And the winners are…

I’m delighted to announce the participants for our Newstalk Saas Bootcamp, run in conjunction with Gary Leyden and his great team at the NDRC.

We were looking for 8-10 scaling companies who had the ambition and the ability to go global fast.

We found 11 and we’re taking them all.

The participants are:

Bizimply, Edgescan, Learnupon, WorkCompass, LogoGrab, Legalshine, Pulsate, Initiafy, NewsWhip, Xsellco, Viddyad.

All SaaS companies scaling out of Dublin, both multinational and startup, will have access to and benefit from the learnings of this bootcamp programme. They’ll become experts in demand generation, marketing metrics, sales management, training and hiring, and optimising the funnel for growth.

Day one is December 9th and we’re starting with sessions from some of the best in the business - IntercomQualtrics, and Hubspot. You’ll be able to follow the bootcamp as it happens on

Congratulations to the winners - your time has come for global dominance.

And thanks again to Newstalk for your support and sponsorship.

Niamh Bushnell

Helsinki's Angels

Thanks for all the feedback on last week’s note about how Dublin needs to be visible, ideally a headline act, at Web Summit and other international tech conferences in 2016. A group of us are working on a project for SXSW in March called Dublin House. Our objective is to heighten awareness of Dublin as a creative, connected tech city, and if it’s successful we’ll bring Dublin House to other important tech conferences around the world. I’ll share more details on the Dublin House project in a later post. Meantime some thoughts on the Helsinki conference, Slush:

One of the hallmarks of Slush is it’s whopping €650,000 pitch competition prize (yours next year Bizimply!). Slush is also the best looking tech conference I’ve ever been to, oozing with edgy design and creativity. And there’s lots of serious business going down there too, from fundraising and recruiting to the souvenir selling at the Slush store. This conference has no shortage of cachet.

But it’s still a pretty regional affair, with over 80% of startups and media coming from Finland, Sweden, Estonia, Norway and Russia. Ali Baba had a large and luxurious booth reflecting China’s close ties with Finland, and the loudest come-to-our-country voices were the Netherlands and France, but I didn’t meet startups from either.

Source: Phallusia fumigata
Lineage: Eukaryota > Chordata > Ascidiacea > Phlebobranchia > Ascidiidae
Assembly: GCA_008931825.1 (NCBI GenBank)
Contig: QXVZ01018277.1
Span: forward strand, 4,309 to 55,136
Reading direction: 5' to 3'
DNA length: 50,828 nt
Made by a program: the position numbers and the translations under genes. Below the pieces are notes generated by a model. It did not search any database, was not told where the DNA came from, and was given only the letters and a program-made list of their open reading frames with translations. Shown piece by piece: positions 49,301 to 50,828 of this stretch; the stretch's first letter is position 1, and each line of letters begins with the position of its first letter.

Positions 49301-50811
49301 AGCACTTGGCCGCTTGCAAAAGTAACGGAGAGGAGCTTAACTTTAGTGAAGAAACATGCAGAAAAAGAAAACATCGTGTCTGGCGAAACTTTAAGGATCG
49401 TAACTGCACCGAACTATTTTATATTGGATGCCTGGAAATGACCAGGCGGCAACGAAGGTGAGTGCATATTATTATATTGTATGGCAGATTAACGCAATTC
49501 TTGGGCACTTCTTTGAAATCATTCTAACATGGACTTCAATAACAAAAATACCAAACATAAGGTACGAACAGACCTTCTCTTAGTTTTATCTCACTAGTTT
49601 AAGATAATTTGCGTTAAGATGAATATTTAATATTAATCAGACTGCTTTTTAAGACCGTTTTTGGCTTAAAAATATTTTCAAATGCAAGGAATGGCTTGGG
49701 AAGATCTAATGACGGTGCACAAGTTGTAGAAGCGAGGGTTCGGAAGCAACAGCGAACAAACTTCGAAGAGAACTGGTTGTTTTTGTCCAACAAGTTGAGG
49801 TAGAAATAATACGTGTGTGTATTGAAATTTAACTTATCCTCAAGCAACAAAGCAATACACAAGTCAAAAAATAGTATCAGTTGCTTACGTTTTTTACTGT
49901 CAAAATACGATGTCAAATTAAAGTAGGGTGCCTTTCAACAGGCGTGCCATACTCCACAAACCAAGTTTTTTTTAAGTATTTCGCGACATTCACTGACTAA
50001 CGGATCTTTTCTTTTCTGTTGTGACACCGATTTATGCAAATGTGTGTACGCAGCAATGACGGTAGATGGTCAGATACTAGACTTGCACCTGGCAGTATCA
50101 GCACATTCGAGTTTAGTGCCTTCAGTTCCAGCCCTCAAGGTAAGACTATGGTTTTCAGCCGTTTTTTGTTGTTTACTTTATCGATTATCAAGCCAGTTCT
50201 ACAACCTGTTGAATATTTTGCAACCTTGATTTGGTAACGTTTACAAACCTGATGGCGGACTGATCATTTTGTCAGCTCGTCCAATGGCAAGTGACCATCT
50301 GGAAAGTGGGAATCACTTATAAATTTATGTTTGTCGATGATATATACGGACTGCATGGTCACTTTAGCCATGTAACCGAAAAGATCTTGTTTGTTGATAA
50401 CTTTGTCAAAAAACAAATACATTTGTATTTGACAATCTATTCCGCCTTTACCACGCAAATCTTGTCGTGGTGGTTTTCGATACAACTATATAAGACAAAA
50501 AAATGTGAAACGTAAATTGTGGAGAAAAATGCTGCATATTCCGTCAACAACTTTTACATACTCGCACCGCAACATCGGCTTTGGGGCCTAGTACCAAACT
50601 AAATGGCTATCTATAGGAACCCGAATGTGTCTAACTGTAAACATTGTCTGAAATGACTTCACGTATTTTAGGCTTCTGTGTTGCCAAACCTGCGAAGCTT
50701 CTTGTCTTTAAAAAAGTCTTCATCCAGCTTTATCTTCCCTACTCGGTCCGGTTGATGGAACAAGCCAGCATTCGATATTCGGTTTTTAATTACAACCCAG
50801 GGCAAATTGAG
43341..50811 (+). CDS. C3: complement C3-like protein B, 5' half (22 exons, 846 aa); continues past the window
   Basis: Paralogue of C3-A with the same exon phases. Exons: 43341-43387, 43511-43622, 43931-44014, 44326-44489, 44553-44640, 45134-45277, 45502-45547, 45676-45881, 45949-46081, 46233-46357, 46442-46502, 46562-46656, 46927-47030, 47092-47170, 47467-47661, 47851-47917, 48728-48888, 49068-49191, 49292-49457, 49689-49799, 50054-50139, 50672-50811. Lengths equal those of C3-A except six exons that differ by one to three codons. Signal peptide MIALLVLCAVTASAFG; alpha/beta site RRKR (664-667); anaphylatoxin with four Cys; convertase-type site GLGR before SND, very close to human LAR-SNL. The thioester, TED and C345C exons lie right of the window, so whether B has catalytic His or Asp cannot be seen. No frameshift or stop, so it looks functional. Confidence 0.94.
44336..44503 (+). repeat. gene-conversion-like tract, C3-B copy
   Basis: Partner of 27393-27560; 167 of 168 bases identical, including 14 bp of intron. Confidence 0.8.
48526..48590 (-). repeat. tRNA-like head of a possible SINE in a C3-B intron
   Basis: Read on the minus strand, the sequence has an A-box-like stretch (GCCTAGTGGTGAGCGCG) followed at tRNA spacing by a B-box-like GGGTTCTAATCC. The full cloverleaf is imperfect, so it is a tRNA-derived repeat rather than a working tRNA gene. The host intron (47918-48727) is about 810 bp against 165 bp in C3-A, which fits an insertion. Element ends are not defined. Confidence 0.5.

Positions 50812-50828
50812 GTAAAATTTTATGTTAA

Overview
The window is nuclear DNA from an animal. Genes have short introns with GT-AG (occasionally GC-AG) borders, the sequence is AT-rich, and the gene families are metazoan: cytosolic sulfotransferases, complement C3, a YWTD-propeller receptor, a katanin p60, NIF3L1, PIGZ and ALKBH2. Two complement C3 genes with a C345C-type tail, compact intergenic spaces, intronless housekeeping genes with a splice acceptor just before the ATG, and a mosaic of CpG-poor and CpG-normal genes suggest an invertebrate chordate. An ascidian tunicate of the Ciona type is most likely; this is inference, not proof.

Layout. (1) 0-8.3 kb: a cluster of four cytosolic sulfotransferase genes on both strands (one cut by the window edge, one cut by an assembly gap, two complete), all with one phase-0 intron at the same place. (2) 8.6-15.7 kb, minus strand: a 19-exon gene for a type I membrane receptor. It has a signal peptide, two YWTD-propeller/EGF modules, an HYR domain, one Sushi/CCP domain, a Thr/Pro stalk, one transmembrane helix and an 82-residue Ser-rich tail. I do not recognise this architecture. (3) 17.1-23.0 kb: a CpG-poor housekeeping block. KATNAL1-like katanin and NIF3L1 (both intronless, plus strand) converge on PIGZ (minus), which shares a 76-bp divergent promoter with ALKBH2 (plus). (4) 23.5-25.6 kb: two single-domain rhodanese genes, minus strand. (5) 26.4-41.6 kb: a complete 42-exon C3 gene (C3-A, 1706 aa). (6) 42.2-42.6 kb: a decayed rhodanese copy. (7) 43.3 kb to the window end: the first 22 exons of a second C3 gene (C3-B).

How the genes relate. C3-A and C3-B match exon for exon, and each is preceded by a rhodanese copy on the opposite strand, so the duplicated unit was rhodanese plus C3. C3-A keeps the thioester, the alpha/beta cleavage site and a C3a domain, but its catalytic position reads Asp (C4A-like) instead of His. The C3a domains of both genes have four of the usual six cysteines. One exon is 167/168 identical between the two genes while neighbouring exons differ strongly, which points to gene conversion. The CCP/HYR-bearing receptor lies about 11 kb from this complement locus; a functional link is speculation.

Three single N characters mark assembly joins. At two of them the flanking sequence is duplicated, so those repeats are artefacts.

Like Ireland, the UK and US were completely invisible at Slush and when I pitched Dublin as a springboard into the US the response was one of genuine interest. Entering the US market may not be the immediate top priority for euro-centric startups but it’s on the short list and that should translate into a huge opportunity for us - our VCs, our service providers, our accelerators and the ecosystem at large.

I met a lot of early stage startups from the ‘stans and from Russia who spoke enthusiastically about fundraising in Helsinki and how Finland was a great testbed for their products. The State of European Tech, a report co-produced by Slush and the VC Atomico confirms that Helsinki is a smart money magnet, ranking 4th out of 18 European cities for angel investment. In 13th place, Dublin lags unusually far behind.

While I was away, Minister Bruton spoke at a Dublin Chamber event about making Ireland more competitive and easing the tax burden on businesses. Lets hope he’ll work to introduce new tax reliefs like SEIS in the next budget so that we can attract more angel investors, founders and serial entrepreneurs to Dublin, and become the magnet we too deserve to be.

Niamh Bushnell

Here's An Idea

Hey Dublin, here’s an idea for you:

Instead of hosting Web Summit in 2016, let’s headline it.

Instead of being subsumed by the conference, let’s be a large and tangible presence at it.

Lets do press briefings every day and make big announcements.

Instead of hotels and taxi fares, lets measure Web Summit by its value to our startups.

And lets become fanatical about making Dublin’s presence felt at every important international tech conference.

There’s power and wisdom in our new outsider status. Lets use it to move from proud host to guest of honor.

Five years hence, we’ve never been more ready.





The Future of Ireland

That was the lofty name of the great pre-Web Summit conference I spoke at last evening in the RDS.

It was free, the crowd was huge, the discussions were wide ranging and smart, and almost best of all, it happened on a belated whim of Paddy’s to bring the community together and just have a chat. And in the magic that is Dublin, that works.

I was speaking on a panel with Noel Ruane and Brian Caulfield about the future of startups in Ireland. Noel started by thanking the co-founders of Web Summit Paddy, Dave and Daire for what they’ve done for Dublin, and I applauded along with 5,000 or so others in the audience.

But, like Web Summit itself, Ireland and Dublin is moving on. We’ve taken off our training wheels, and combined with lots of hard work, we’re now delivering at a pace we can all be proud of. Funding in Dublin for the first  half of 2015 was at 230M, we’ve 2,000 startups and over 200 tech multinationals ready to engage on a local level. What’s to stop us?

Lets finally call it quits on the lazy, exhausted Only-for-Tax story of multinational tech in Ireland. And while we’re at it, lets do the same with “The Move to Lisbon”. If the media are having a hard time seeing that we have entrepreneurs and startups that are killing it on four continents in Dublin today and every day, we’re here to help them.

Roll on Web Summit, roll on Dublin. Your time has come.


Subscribe to Dublin Globe

A Digest of Dublin Tech Insights, delivered every Monday.